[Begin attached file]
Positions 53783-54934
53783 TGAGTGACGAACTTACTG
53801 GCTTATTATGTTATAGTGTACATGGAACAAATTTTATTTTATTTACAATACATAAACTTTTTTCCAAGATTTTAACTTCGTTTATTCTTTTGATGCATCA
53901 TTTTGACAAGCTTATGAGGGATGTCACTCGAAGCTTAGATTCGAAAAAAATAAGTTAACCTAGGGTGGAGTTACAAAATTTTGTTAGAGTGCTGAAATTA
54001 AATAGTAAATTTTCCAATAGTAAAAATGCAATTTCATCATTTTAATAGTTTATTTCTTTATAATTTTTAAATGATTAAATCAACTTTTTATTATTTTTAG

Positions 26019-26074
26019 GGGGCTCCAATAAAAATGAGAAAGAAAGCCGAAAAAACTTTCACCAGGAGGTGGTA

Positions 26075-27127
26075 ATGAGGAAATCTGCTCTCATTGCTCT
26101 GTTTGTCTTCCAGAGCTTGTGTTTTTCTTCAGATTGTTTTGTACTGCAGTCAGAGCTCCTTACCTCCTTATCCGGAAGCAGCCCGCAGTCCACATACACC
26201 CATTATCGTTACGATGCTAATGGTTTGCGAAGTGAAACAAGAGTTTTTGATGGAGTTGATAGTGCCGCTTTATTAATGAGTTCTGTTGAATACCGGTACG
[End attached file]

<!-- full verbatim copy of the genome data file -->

Positions 53783-54934
53783 TGAGTGACGAACTTACTG
53801 GCTTATTATGTTATAGTGTACATGGAACAAATTTTATTTTATTTACAATACATAAACTTTTTTCCAAGATTTTAACTTCGTTTATTCTTTTGATGCATCA
53901 TTTTGACAAGCTTATGAGGGATGTCACTCGAAGCTTAGATTCGAAAAAAATAAGTTAACCTAGGGTGGAGTTACAAAATTTTGTTAGAGTGCTGAAATTA
54001 AATAGTAAATTTTCCAATAGTAAAAATGCAATTTCATCATTTTAATAGTTTATTTCTTTATAATTTTTAAATGATTAAATCAACTTTTTATTATTTTTAG

Positions 26019-26074
26019 GGGGCTCCAATAAAAATGAGAAAGAAAGCCGAAAAAACTTTCACCAGGAGGTGGTA

Positions 26075-27127
26075 ATGAGGAAATCTGCTCTCATTGCTCT
26101 GTTTGTCTTCCAGAGCTTGTGTTTTTCTTCAGATTGTTTTGTACTGCAGTCAGAGCTCCTTACCTCCTTATCCGGAAGCAGCCCGCAGTCCACATACACC
26201 CATTATCGTTACGATGCTAATGGTTTGCGAAGTGAAACAAGAGTTTTTGATGGAGTTGATAGTGCCGCTTTATTAATGAGTTCTGTTGAATACCGGTACG